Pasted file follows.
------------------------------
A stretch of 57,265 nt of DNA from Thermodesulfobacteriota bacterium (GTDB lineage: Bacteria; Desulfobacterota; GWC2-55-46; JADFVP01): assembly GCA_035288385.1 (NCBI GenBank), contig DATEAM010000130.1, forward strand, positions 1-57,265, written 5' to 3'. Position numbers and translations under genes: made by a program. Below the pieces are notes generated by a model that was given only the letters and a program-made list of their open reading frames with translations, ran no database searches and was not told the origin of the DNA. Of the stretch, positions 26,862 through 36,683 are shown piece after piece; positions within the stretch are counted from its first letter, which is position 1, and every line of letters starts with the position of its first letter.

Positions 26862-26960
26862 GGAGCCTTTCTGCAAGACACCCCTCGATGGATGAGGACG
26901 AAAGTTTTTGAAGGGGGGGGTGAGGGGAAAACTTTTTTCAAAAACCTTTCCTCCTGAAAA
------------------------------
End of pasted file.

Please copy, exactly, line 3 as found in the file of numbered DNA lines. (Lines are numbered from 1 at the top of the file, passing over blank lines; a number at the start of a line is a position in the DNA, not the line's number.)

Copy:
26862 GGAGCCTTTCTGCAAGACACCCCTCGATGGATGAGGACG